Morgan State University has received $596,383 for a human behavior study regarding responses to environmental indications of fire, with the findings expected to help in improving fire safety systems and building design.
The grant – from the National Science Foundation (NSF) – is a first-of-its-kind awarded to a historically Black college or university (HBCU) through the NSF Decision, Risk and Management Sciences, Office of Integrative Activities, and HBCU Excellence in Research (EiR) integrated programs, for this type of research.
“Detecting Changes in Developing Fires and Posed Risk” – funded through June 2024 – aims to better understand human perception of budding fires, interpretation of inherent risks, and responses elicited. Study participants will be prompted to make decisions and judgements in response to software-simulated building fires.
Dr. Justin Bonny, an assistant professor of psychology in the James H. Gilliam, Jr. College of Liberal Arts at Morgan State is the principal investigator, and Dr. James A. Milke, professor and chair of the Department of Fire Protection Engineering at the A. James Clark School of Engineering at the University of Maryland, is co-principal investigator.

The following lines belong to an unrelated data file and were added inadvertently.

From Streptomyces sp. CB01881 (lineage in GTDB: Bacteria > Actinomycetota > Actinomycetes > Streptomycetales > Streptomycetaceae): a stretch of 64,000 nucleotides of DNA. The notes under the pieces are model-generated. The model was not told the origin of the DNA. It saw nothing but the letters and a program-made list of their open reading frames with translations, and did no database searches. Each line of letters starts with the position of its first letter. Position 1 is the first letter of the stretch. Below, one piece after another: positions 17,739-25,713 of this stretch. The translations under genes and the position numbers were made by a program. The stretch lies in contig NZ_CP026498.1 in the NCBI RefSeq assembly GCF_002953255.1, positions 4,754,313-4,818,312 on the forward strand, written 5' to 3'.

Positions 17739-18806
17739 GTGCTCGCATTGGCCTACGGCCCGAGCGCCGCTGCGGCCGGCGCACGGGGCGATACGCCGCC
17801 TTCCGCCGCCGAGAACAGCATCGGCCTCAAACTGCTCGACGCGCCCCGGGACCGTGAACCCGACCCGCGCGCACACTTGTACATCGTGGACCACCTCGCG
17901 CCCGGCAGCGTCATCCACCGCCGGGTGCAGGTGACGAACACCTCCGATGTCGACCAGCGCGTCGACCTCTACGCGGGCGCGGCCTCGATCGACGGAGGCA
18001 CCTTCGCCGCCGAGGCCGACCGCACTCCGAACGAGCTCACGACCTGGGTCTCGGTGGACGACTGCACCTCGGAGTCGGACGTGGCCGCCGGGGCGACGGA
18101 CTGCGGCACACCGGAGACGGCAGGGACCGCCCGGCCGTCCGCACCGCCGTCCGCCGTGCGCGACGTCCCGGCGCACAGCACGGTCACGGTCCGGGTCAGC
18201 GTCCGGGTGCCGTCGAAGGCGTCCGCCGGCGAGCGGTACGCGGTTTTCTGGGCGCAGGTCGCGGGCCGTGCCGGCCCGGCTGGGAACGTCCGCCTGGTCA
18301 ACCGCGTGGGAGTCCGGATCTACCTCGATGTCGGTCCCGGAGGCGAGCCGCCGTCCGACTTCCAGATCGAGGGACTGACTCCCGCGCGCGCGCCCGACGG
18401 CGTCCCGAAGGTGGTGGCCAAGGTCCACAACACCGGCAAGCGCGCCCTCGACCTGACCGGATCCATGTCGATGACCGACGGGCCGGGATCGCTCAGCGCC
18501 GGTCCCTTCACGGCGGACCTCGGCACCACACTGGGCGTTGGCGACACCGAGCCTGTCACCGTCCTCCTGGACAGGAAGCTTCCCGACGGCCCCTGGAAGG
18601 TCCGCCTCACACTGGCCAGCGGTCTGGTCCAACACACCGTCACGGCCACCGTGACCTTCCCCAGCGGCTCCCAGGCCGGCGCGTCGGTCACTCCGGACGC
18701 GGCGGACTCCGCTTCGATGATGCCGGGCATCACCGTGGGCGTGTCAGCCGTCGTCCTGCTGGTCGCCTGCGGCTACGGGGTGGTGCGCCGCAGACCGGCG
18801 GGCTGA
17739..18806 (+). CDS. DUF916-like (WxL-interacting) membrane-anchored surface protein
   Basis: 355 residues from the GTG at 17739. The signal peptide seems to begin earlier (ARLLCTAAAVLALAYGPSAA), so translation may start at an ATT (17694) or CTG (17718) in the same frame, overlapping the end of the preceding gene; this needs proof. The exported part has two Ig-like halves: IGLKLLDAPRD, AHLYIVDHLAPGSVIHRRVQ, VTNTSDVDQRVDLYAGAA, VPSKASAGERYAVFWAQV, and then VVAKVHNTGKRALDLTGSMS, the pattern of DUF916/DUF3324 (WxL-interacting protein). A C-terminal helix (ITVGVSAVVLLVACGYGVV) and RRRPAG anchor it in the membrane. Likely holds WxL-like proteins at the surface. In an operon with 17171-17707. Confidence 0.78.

"Theories of grounded cognition emphasize that how a person perceives and processes information is shaped by the environment they are within,” Bonny said. “We are applying this to fires to better understand how the same developing fire occurring in say, for example, a kitchen may be perceived differently than in a bedroom. This allows us to investigate how different properties of developing fires are connected to perception and decision-making.”